5. ^ Misha Dzhindzhikhashvili (24 August 2004). "Georgian lawmaker accuses Russia of military buildup near South Ossetia; Russia denies allegation". Associated Press  – via HighBeam Research (subscription required). Retrieved 27 October 2012. 
  6. ^ "Georgian parliament to consider calling on Russia to set date for military withdrawal". Associated Press  – via HighBeam Research (subscription required). 8 March 2005. Retrieved 27 October 2012. 
  7. ^ Misha Dzhindzhikhashvili (13 May 2005). "Georgia warns of sanctions, hopes for deal on Russian bases". Associated Press  – via HighBeam Research (subscription required). Retrieved 27 October 2012. 
  8. ^ Misha Dzhindzhikhashvili (25 July 2005). "Georgia accuses Russian military intelligence agent in deadly car bombing". Associated Press  – via HighBeam Research (subscription required). Retrieved 27 October 2012. 
  9. ^ Misha Dzhindzhikhashvili (27 October 2012). "Georgian lawmakers boycott meeting of ex-Soviet group to protest Russian visa refusal". Associated Press  – via HighBeam Research (subscription required). Retrieved 27 October 2012. 
  10. ^ "Tblisi condemns Russian Duma's backing of wine ban". Info-Prod Research  – via HighBeam Research (subscription required). 27 October 2012. Retrieved 27 October 2012. 
  11. ^ Mike Eckel (25 April 2008). "Russia sounds warning to Georgia over breakaway regions". Associated Press  – via HighBeam Research (subscription required). Retrieved 27 October 2012.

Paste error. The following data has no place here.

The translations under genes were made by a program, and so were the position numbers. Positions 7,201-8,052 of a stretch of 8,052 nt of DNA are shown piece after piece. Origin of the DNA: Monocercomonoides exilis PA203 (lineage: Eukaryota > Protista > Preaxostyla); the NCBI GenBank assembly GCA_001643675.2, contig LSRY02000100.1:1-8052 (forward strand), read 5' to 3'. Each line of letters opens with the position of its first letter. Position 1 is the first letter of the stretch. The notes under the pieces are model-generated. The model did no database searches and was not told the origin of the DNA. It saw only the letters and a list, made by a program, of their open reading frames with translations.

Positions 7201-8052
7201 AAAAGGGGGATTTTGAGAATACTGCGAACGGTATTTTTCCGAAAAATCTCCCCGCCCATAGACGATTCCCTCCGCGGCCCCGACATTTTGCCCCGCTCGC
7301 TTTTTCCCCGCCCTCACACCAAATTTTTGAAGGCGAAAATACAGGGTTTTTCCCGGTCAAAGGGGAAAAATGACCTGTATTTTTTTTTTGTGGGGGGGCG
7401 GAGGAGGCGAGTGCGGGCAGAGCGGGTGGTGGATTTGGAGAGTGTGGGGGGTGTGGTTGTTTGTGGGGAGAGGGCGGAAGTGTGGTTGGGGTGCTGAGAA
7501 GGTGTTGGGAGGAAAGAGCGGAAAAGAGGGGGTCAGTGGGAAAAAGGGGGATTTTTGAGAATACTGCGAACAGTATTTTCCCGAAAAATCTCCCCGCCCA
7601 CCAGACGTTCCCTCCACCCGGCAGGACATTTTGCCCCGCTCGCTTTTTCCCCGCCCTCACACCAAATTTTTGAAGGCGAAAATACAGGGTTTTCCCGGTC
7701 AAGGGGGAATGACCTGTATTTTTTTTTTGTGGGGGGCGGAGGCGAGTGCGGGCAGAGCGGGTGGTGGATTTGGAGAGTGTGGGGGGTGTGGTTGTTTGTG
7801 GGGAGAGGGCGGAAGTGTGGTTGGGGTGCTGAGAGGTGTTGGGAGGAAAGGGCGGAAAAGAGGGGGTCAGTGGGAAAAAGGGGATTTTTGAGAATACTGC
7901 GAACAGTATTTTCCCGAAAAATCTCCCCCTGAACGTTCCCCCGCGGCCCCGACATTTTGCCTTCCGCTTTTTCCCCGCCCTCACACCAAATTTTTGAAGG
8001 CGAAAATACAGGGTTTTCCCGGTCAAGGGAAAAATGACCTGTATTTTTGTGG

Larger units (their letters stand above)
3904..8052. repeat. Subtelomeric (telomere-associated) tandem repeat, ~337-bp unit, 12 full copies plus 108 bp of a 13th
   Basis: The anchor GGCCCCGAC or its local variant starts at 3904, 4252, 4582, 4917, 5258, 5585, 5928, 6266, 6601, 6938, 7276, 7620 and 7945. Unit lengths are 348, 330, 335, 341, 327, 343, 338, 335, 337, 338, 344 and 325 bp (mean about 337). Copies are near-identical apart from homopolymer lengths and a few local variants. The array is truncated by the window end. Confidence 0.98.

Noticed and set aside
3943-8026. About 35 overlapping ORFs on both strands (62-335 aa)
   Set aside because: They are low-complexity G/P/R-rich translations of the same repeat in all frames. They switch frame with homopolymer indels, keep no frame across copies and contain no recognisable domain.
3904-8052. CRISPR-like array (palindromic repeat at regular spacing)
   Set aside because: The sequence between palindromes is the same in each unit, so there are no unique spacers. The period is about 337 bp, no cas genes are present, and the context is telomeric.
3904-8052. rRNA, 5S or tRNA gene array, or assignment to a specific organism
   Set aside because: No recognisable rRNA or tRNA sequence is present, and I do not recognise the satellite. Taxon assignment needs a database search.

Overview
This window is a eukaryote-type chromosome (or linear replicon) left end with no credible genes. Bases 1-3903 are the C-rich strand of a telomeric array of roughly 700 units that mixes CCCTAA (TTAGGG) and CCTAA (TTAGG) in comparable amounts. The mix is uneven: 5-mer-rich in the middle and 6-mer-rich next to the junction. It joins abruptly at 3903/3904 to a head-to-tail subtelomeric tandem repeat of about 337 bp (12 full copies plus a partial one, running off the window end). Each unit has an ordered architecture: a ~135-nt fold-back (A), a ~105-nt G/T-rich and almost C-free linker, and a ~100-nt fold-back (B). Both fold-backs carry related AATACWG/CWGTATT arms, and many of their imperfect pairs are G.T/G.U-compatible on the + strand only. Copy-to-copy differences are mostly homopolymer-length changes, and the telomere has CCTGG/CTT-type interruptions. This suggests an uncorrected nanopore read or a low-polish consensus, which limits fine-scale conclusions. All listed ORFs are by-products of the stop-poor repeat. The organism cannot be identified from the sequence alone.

12. ^ Michael Schwirtz (1 September 2008). "A light-hearted romp to war: Impetuous path of 2 young Georgians mirrors their nation's". The New York Times. Archived from the original on 27 October 2012. Retrieved 27 October 2012. 
  13. ^ Olesya Vartanyan and Ellen Barry (26 November 2008). "Ex-diplomat is shouted down for saying Georgia started war". The New York Times. Archived from the original on 27 October 2012. Retrieved 27 October 2012. 
  14. ^ Misha Dzhindzhikhashvili (6 November 2007). "Georgian whose arrest sparked protests renews corruption claims against president". Associated Press  – via HighBeam Research (subscription required). Retrieved 27 October 2012. 
  15. ^ "Georgia's pro-opposition television station taken off air". Associated Press  – via HighBeam Research (subscription required). 7 November 2007. Retrieved 27 October 2012. 
  16. ^ David M. Herzenhorn (22 October 2012). "Opposition Figure Wanted in Russia Says He Was Kidnapped and Tortured". The New York Times. Archived from the original on 7 June 2014. Retrieved 22 October 2012. 
  17. ^ a b "Q&A: Russian opposition plot allegations". BBC News. 26 October 2012. Archived from the original on 26 October 2012. Retrieved 26 October 2012. 
  18. ^ Ellen Barry (26 October 2012). "Russian Opposition Figure Says Abductors Threatened His Children". The New York Times. Archived from the original on 26 October 2012. Retrieved 22 October 2012. 
  19. ^ "Putin's opponent charged with plotting riots". Al Jazeera. 26 October 2012. Archived from the original on 26 October 2012. Retrieved 26 October 2012.